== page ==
On 8/18/2012 2:56 PM, Bruno Marchal wrote:

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On 18 Aug 2012, at 16:41, Roger wrote:Hi Bruno Marchal Admittedly, the more I dig into Leibniz, the more questions I have. But I won't abandon him yet, thinking I misunderstood one of his statements. Or perhaps Russell misunderstood what Leibniz meant.According to Russell, "Complete set of predicates"means "sufficient, complete in a minimal sense".Like "sufficient reason" I suppose. Or Occam's razor. Or the truth shouldbe simple. Thus "Socrates was a man" is a proposition which is, as aproposition,thus a substance. This is tied into necessary reason, always eithertrue or false.So I think the better definition is "Complete and unchanging set ofpredicates"So because "The horse was lame" may not always have been true, it is possibly contingent (is only a current fact), so as a proposition it cannot be a substance as far as we know.None of this can be true, however, since most things will change withtime.The conclusion is that Russell may be wrong, that nothing be asubstance.Yet Leibniz says the universe is made up entirely of monads, and monads are substances by definition."For /Leibniz/, the universe is /made/ up of an infinite number ofsimple substances *...* "Perhaps Leibniz meant "the world I refer to in my philosophy..." He did not count time and space for excample as monads.Russell was still believing that the mathematical reality wasaxiomatizable.Gôdel did not just destroyed Hilbert's program, but also a large partof the antic conception of platonism, including a large part ofRusselm's conception. After Gödel and Turing, after Post and Kleene,we know that the arithmetical Platonia is *full* of life, but alsotyphoons, black holes, and many things.There is a "Skolem paradox", which needs model theory to be madeprecise: arithmetic is enumerable, nevertheless, when seen by machinesfrom inside, it is not. It is *very* big.I respect a lot people like Leibniz and Russell. Leibniz, by manytoken, was closer to the discovery of the universal numbers/machinesthan Russell, despite Babbage.Comp is still close to Russell's philosophy of numbers but departsfrom his philosophy of sets.Leibniz needs just to be relativized, imo, by allowing accessibiltyrelations, or neighborhood relations between worlds/realities (shareddream/vido-game, somehow). Comp does not let much choice in thematter, anyway. We are confronted with a big problem, but we can,actually we have to, translate it in arithmetic, once we assume comp.Bruno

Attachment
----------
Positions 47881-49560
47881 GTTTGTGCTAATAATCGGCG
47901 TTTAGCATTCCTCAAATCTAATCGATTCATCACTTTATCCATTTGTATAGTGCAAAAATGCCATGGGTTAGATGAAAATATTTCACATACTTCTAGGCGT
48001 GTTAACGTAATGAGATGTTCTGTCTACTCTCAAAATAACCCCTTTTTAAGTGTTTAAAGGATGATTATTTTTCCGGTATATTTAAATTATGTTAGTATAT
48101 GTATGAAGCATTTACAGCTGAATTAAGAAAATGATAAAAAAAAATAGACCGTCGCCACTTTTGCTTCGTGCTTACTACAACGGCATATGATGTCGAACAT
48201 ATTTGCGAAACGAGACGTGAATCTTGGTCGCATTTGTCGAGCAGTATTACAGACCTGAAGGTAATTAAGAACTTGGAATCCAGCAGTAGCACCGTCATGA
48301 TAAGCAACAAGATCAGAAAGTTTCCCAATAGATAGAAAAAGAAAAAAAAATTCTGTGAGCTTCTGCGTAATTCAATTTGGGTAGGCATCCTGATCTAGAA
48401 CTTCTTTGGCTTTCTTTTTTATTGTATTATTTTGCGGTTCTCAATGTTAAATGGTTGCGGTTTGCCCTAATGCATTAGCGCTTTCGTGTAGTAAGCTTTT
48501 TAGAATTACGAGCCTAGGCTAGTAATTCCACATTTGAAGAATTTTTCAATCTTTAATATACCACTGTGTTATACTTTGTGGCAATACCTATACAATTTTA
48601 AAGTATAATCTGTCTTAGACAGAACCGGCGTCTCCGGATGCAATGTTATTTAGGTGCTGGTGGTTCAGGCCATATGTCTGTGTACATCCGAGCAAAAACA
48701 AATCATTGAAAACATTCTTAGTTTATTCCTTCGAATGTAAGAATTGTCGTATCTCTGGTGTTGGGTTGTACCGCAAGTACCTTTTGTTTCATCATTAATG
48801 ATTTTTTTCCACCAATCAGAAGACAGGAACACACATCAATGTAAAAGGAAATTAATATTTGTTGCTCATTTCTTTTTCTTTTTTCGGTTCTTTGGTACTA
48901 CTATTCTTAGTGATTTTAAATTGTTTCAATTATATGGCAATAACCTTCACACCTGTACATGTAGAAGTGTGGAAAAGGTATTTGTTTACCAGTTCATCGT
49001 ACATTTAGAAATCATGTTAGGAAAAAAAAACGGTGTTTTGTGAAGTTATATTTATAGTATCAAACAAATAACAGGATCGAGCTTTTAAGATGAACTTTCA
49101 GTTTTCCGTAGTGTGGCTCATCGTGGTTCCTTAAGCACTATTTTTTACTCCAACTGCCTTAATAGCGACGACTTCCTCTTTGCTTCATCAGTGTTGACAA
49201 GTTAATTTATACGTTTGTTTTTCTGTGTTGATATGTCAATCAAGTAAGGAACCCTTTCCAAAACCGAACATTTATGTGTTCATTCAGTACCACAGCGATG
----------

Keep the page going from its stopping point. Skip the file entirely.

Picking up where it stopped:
Dear Bruno,

`I think that Leibniz' Monads can be relativized by defining the`

`equivalence relation in their mereology with a bisimulation function.`

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